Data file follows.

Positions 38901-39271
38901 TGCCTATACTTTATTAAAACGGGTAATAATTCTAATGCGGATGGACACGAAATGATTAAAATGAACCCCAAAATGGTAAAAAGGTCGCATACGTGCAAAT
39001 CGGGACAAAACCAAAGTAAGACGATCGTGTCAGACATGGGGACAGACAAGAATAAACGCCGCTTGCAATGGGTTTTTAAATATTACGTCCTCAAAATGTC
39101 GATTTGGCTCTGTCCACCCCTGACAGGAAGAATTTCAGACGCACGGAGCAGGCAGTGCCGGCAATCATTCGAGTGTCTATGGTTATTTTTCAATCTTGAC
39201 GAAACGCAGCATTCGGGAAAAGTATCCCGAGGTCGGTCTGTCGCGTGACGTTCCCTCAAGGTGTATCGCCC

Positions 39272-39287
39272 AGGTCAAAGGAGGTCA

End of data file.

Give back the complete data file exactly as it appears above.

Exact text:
Positions 38901-39271
38901 TGCCTATACTTTATTAAAACGGGTAATAATTCTAATGCGGATGGACACGAAATGATTAAAATGAACCCCAAAATGGTAAAAAGGTCGCATACGTGCAAAT
39001 CGGGACAAAACCAAAGTAAGACGATCGTGTCAGACATGGGGACAGACAAGAATAAACGCCGCTTGCAATGGGTTTTTAAATATTACGTCCTCAAAATGTC
39101 GATTTGGCTCTGTCCACCCCTGACAGGAAGAATTTCAGACGCACGGAGCAGGCAGTGCCGGCAATCATTCGAGTGTCTATGGTTATTTTTCAATCTTGAC
39201 GAAACGCAGCATTCGGGAAAAGTATCCCGAGGTCGGTCTGTCGCGTGACGTTCCCTCAAGGTGTATCGCCC

Positions 39272-39287
39272 AGGTCAAAGGAGGTCA